Peripheral arterial disease (PAD) occurs when plaque builds up in the arteries (atherosclerosis), reducing blood flow to the limbs. Common risk factors of PAD include smoking, exposure to secondhand smoke, high blood pressure, high lipids (cholesterol and/or triglycerides), diabetes, obesity, inactivity, age greater than 50, male gender, family history, genetic conditions and ethnicity.
Common symptoms of PAD include pain, fatigue, heaviness, cramping or discomfort in the leg muscles (calf, thigh or buttocks) that occur during activity such as walking or climbing stairs. The location of intermittent claudication depends on where the artery is blocked or narrowed. The pain or discomfort goes away once the activity is stopped and during rest.
Treatment for peripheral arterial disease depends on a person’s overall health, the symptoms, and the results of tests a doctor may perform to diagnose the condition. Treatment may be a combination of lifestyle changes, medications, catheter-based procedures or, in some cases, surgery.
For mild disease, we may recommend that a person remain under observation while adopting lifestyle changes. Smokers should quit. Stopping tobacco use is the first step in treating peripheral arterial disease. Regular walking will help condition muscles and improve blood flow in the legs. Exercise will also help control other risk factors such as high blood pressure, high cholesterol, obesity and diabetes. Eating healthy foods can help lower high cholesterol levels and control diabetes. And those who are overweight should lose weight.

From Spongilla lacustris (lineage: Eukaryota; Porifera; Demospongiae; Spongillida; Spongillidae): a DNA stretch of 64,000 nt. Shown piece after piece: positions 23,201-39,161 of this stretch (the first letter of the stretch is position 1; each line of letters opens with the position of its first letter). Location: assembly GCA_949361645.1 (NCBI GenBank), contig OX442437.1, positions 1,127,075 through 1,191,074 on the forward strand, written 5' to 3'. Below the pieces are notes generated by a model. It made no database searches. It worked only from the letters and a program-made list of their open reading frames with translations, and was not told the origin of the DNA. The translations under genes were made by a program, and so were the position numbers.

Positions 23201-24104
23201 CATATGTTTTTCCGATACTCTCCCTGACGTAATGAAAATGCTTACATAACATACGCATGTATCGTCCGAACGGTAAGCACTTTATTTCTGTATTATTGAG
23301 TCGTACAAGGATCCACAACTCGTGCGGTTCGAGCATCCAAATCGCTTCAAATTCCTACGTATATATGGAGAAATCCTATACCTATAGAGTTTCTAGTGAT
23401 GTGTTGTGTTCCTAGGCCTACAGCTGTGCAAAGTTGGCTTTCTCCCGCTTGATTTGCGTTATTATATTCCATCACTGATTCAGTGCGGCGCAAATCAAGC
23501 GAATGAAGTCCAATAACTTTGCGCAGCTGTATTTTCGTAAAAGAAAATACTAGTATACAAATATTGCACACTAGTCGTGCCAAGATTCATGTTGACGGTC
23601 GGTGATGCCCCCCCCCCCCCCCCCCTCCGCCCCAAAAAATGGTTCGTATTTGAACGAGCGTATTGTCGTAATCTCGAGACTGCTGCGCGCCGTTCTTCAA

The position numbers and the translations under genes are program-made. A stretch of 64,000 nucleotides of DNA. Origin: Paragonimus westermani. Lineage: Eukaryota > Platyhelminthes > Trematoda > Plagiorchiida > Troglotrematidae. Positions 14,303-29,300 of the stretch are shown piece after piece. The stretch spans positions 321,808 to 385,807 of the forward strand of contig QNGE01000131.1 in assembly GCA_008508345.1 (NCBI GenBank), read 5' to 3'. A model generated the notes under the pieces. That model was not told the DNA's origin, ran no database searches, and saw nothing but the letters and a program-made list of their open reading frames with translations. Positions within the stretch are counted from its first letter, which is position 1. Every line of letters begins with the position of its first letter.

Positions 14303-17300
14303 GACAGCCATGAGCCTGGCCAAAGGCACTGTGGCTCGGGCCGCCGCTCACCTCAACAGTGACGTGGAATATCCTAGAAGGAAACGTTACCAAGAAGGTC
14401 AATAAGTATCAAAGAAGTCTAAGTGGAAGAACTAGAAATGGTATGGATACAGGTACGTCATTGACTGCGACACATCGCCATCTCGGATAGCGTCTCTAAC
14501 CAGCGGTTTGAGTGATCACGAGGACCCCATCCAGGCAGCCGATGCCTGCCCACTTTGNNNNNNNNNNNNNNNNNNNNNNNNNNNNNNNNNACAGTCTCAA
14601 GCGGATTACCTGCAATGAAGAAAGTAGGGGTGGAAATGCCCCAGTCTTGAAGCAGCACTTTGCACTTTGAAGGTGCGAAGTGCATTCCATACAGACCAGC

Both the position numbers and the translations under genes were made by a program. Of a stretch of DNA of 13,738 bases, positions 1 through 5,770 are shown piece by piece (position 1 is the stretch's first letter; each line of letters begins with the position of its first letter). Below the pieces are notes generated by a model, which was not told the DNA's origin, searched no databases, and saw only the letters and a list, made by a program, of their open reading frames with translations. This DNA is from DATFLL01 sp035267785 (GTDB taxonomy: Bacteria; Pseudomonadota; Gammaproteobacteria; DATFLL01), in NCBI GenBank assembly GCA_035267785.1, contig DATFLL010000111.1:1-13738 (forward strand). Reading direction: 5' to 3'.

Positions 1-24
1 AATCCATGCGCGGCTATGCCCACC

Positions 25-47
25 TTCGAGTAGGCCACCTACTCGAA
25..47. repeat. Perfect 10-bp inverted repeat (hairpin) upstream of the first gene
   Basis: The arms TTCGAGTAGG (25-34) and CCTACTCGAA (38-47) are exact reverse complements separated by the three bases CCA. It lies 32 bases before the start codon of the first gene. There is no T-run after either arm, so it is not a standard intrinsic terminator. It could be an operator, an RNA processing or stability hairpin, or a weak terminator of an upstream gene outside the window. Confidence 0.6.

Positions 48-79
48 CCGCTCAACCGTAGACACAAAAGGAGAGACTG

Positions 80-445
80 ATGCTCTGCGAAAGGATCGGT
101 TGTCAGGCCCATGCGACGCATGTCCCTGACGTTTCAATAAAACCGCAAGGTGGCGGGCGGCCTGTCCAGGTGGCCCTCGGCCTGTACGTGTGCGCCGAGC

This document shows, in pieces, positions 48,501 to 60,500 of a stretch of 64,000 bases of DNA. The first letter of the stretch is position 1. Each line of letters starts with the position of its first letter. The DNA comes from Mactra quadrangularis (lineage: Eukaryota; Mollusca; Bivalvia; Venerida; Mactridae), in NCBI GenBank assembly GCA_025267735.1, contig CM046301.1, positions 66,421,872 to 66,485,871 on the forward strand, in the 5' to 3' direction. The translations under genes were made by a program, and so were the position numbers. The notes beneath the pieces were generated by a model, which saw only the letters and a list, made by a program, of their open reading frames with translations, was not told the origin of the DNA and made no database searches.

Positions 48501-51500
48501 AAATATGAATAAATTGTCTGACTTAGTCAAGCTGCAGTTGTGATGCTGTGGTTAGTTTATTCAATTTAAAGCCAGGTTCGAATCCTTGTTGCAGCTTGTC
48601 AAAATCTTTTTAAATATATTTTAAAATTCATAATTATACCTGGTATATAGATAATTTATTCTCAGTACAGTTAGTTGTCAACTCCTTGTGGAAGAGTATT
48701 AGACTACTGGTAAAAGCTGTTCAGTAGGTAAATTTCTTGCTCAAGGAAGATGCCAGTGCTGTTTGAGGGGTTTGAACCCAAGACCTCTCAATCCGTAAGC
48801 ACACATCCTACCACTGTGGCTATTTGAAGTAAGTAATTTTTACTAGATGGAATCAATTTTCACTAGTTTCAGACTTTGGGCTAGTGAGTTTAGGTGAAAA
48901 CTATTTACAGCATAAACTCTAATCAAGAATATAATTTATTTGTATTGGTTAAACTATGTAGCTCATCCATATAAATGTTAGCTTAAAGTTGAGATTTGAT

Medications cannot cure peripheral arterial disease, but they can help treat conditions that contribute to the disease, such as high cholesterol and triglycerides, high blood pressure or diabetes.
Several procedures can treat narrowed or blocked arteries. In angioplasty, a thin tube (catheter) with a tiny balloon at its tip is inserted into a blood vessel and threaded to the blocked area of the artery. The balloon is then inflated, pushing plaque to the side and opening the artery. Sometimes a wire mesh tube (stent) is wrapped around the balloon so that when the balloon is inserted and inflated, the stent is opened and positioned within the artery. The balloon is then deflated and removed, leaving the stent in place.